The final decision should arrive in August, but we don't know if Samsung could avoid the import ban through a software update - something that could easily be done between now and then.
If the latest rumors are correct, Google is looking at acquiring WhatsApp in a deal that could be worth around $1 billion. The deal reportedly started out four or five weeks ago, where Digital Trends' source said that WhatsApp is "playing hardball" and are pushing for a higher acquisition price. This price is being pushed "close to" $1 billion right now.
With WhatsApp's immense popularity, and Google's soon big push into a possible unified messaging system - acquiring WhatsApp might be yet another smart billion-dollar acquisition by Google. We should hear more about this in the coming weeks.
It looks as though the Austin, Texas could be getting Google Fiber. Google and the City of Austin have an announcement planned for this Tuesday, April 9. Sources in the city seem to think that the announcement relates to broadband, most likely meaning Austin will be getting Google Fiber.
You are a leader here in Austin. Every day, your work and contributions help make our community better and stronger. That's why we want you to be one of the first to hear about something new coming to Austin. Please join Google and the City of Austin for an announcement on Tuesday.
There are definitely other explanations than Google Fiber. Google could be planning to test out same-day delivery, open a new office, or any number of things. But Google Fiber is somewhat likely. Austin did fairly well in the original contest for Google Fiber and Google has contemplated expanding outside of Kansas City.
We'll know more April 9 and will let you know the full details.
Every now and then a story comes along that makes you laugh out loud. For me, this is certainly one of those stories. Google has started receiving takedown requests of pages that contain a copyright holder's original takedown request. These robotically-generated requests are submitted because the original takedown request features the URL that was originally taken down.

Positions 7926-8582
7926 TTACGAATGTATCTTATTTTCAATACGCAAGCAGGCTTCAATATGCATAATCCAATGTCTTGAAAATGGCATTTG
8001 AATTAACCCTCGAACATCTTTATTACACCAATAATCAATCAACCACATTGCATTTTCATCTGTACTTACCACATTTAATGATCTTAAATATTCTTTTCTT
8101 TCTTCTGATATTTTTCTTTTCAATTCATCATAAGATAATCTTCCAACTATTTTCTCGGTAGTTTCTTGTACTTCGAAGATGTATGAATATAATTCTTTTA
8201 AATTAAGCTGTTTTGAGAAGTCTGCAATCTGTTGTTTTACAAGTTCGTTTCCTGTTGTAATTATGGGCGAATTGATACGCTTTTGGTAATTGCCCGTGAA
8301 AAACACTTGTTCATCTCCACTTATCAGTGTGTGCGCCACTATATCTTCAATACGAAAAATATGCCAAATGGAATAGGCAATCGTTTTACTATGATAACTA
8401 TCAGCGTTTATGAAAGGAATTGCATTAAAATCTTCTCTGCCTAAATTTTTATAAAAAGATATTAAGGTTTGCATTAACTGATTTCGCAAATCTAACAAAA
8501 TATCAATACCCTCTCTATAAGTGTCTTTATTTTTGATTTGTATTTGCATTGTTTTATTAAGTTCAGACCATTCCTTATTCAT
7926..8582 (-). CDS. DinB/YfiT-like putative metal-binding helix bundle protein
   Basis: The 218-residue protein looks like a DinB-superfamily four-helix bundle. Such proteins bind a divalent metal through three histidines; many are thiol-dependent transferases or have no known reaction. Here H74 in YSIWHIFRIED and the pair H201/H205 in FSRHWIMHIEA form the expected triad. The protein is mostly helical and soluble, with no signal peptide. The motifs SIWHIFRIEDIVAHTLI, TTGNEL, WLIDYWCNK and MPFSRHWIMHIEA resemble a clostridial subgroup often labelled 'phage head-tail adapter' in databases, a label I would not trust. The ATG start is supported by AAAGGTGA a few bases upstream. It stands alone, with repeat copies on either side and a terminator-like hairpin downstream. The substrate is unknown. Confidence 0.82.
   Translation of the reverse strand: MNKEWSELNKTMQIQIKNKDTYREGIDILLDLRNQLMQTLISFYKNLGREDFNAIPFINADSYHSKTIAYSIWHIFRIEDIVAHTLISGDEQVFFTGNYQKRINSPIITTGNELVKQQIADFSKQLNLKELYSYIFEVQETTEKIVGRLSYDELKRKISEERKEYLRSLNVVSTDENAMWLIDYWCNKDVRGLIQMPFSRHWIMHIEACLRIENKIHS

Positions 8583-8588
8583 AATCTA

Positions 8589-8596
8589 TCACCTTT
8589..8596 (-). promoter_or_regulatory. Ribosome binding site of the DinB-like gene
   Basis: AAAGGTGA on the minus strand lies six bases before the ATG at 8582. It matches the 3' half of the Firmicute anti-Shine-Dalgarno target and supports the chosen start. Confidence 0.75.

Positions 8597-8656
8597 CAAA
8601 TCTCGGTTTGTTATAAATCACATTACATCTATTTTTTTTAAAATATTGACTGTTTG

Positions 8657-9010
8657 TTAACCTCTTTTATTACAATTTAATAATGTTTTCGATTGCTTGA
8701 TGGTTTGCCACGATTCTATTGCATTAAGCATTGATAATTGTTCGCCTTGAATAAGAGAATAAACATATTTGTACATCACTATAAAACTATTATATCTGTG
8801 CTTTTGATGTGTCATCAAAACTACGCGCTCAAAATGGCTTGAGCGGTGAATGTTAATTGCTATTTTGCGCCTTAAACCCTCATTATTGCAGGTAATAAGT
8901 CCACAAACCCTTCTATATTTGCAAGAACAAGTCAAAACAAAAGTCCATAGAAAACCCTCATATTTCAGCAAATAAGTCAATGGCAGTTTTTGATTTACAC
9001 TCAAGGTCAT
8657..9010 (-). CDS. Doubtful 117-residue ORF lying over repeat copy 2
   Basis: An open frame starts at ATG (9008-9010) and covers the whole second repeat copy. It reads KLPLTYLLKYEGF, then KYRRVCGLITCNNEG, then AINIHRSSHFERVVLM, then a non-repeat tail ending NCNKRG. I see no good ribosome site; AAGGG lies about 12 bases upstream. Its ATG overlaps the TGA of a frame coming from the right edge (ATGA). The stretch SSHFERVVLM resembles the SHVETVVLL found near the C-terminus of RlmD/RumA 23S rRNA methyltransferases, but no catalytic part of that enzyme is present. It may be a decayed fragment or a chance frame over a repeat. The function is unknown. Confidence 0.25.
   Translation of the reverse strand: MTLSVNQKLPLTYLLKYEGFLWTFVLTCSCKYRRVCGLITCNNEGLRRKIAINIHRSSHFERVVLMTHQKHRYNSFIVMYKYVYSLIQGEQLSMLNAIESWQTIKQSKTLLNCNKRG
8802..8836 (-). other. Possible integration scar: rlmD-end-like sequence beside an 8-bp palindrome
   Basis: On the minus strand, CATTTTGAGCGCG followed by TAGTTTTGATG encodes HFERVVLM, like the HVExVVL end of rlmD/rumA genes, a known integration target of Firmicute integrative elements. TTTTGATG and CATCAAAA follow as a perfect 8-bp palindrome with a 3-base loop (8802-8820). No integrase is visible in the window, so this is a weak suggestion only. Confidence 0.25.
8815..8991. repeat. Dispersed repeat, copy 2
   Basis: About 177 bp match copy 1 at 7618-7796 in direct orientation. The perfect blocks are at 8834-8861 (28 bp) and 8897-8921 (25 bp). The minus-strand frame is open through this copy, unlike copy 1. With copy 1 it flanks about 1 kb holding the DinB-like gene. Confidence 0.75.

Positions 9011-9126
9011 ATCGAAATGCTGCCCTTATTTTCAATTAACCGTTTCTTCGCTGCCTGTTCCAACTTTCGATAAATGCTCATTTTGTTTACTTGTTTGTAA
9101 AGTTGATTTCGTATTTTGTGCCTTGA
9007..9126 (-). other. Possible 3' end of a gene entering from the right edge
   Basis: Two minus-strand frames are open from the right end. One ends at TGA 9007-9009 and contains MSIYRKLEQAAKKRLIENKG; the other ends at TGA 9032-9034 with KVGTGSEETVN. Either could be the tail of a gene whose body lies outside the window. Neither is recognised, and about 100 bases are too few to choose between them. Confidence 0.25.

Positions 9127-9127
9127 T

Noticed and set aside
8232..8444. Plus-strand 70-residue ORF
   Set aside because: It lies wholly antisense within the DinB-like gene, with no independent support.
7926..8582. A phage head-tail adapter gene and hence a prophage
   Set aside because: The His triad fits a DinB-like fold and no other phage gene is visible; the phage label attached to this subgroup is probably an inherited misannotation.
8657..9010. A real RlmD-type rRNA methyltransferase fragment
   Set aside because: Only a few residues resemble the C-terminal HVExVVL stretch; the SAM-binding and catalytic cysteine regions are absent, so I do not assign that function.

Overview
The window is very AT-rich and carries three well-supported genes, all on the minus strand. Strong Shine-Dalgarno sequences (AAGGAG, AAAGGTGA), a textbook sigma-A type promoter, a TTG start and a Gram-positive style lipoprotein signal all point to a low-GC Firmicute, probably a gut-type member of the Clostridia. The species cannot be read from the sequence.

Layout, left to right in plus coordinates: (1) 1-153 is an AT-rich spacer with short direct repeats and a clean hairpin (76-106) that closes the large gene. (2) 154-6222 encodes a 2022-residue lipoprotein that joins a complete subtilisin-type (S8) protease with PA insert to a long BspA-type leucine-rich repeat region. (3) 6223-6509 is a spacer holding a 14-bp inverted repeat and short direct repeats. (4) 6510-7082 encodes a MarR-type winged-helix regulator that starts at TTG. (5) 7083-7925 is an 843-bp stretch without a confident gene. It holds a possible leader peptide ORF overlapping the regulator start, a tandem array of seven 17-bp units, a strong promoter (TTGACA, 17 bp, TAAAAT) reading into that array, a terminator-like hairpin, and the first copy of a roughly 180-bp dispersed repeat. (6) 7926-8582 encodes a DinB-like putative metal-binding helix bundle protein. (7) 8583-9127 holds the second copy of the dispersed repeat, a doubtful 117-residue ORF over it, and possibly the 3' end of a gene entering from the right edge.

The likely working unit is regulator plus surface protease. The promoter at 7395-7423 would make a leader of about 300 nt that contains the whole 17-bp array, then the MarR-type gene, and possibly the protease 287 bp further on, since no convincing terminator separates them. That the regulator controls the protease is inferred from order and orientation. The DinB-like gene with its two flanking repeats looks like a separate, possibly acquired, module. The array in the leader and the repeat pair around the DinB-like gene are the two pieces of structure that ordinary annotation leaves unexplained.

It's rather hilarious and also ironic. In the picture above, you can see one of the takedown requests submitted by Fox asking for a ChillingEffects.org link to be removed. That link points to a previous Fox takedown request.
The system is clearly broken. Google is now handling over 20 million takedown requests per month and it shows no sign of slowing down. But just how we fix the DMCA isn't clear. Both Google and the movie studios have their own ideas and they are, of course, mostly contrary to each other.
An International Trade Commission judge has ruled that Samsung infringes upon a key part of an Apple patent that deals with text-selection on smartphones and tablets. The ITC judge also ruled that Samsung did not infringe upon parts of a second patent owned by Apple dealing with detecting if a microphone is plugged into the microphone jack.
Now that a ruling has been issued, the full ITC commission will convene and decide whether or not to uphold the judge's ruling. We are told to expect the final decision sometime in August. If the decision is upheld, it will not work out well for Samsung. The ITC can decide to bar importation of any device found to be infringing on the patent.
Four of the tech industries largest companies are in Washington today to appeal to the Federal Trade Commission and the Department of Justice in an effort to put a stop to patent trolling from firms like Lodsys and Intellectual Ventures.
Patent trolling has become a sort of industry all of its own in the last few years with firms headed up by lawyers buying up tech patents from failing companies or sell-offs. These firms have no original IP of their own and only exist to extort exorbitant licensing fees and lawsuit wins over everything from individual app developers to giants, such as Google.
The "patent assertion industry" has gotten so big that in 2012 it ate up roughly $30 billion in funds from large tech companies. Google has teamed up with BlackBerry, EarthLink and Red Hat and compiled a 22-page report explaining how Patent Assertion Entities have slowed innovation, decreased jobs, and overall hurt the US economy in the last decade.
The report noted that since 2007, these so called PAE lawsuits have made up over 65-percent of all patent lawsuits in the country.